The Census at Bethlehem (detail)
1566

The sun is setting over a Flemish village. The wreath hanging over a building in the left foreground is an inn sign; the plaque next to it displays the double eagle, the crest of the Habsburgs. Philip II in Madrid was of the House of Habsburg, and taxes are being collected here in his name.

Mary with the Christ child is sitting on a donkey, the ox visible behind her. Joseph is striding out in front of them in the direction of the inn where the tax collectors or census officials are. Otherwise, no one in Bruegel's depiction of a winter village square is interested in the biblical figures. No one pays them any attention; children are enjoying themselves on the ice with skates, tops, and a stool which has been pressed into use as a toboggan.

 

 

 

It is said that the financially flourishing Netherlands were required to find half of the taxes due from the huge Spanish Habsburg empire. The immensity of the sum gave rise to constant protests. Bruegel painted this peaceful picture in 1566; one year later Alba was to arrive, demanding additional contributions, a demonstrative act of oppression which would become one of the causes of the rebellion by the Netherlanders against Madrid.
Whenever Bruegel painted a village, he included a church in his depiction. This may be because of a wish on the part of the artist to comment in general terms on the importance of faith. It is more likely, however, that he painted or drew it every time because it represented a very real part of the village. The church was the community centre; it offered the possibility of coming together under one roof outside one's own cramped quarters, signalled the size and wealth of a village, performed not only a religious but also a social function.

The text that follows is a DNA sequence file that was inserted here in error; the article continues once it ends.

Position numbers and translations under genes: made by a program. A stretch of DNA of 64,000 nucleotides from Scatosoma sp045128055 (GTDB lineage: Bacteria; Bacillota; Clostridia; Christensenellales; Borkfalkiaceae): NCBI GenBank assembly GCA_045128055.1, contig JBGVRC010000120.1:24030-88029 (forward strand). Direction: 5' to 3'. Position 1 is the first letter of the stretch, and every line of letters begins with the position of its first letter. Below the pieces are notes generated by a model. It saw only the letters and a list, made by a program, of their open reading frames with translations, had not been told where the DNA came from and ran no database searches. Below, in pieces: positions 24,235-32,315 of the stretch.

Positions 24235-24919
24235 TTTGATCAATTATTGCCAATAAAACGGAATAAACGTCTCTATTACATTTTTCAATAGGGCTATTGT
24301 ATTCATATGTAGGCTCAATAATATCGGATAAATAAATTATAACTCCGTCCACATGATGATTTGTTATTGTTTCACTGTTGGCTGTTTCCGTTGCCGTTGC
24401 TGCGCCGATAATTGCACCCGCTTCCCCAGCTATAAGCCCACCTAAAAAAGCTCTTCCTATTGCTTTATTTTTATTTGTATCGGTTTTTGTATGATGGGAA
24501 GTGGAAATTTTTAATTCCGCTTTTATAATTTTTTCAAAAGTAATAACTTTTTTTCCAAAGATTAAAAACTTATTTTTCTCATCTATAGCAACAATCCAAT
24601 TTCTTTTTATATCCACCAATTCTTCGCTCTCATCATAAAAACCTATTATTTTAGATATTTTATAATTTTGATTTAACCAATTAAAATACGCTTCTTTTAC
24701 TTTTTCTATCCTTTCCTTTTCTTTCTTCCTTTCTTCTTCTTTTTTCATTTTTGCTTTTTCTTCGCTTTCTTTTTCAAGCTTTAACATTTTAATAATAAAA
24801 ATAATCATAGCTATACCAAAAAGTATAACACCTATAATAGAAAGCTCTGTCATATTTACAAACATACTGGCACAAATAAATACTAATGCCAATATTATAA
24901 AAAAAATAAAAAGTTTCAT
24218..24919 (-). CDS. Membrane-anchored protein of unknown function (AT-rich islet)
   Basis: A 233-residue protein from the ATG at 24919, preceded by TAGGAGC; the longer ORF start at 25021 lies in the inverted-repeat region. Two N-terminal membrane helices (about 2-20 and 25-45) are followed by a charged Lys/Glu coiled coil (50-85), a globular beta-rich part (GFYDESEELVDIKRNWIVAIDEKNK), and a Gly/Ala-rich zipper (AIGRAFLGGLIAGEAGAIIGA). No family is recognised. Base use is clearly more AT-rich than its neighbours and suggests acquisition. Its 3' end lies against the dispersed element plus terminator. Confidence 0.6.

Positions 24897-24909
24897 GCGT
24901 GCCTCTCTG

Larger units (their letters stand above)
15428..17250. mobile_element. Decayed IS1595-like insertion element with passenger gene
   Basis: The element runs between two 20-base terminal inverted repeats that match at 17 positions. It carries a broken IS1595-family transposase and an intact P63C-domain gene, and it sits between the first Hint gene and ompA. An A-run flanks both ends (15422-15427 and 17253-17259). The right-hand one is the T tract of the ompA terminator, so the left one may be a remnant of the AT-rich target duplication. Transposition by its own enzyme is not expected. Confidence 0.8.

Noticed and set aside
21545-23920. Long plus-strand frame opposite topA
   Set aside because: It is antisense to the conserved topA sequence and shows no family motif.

The same was true of the graveyard. The engraving The Fair at Hoboken (1559) contains nothing of the gravity with which we enter graveyards today. Bruegel has depicted it as a general meeting-place. People are chatting, urinating, here and there even dancing. Almost incidentally, a procession is crowding through the church door, for the reason behind the origination of a fair is always a religious festival. The main area of the drawing is filled with people enjoying themselves, dancing, drinking, playing marbles or practising archery. The banner of the inn is billowing out for all to see. At the bottom edge of the picture, a man in fool's costume is leading two children by the hand. By including this figure, Bruegel is seeking to tell the observer that he is not only endeavouring to entertain with his portrayal of people enjoying themselves at a religious festival but also wishes to admonish him: Foolishness leads people astray.

 

 


The Fair at Hoboken
1559

We know regarding the Netherlanders that they were fond of extravagant celebrations, and would cover considerable distances in order to participate in the festivities of other places. At the bottom edge of the picture, a fool is leading two children by the hand, in accordance with the motto "Folly leads men"

 

Peasants and Cattle near a Farmhouse
c. 1553

    


Elck or Everyman
1558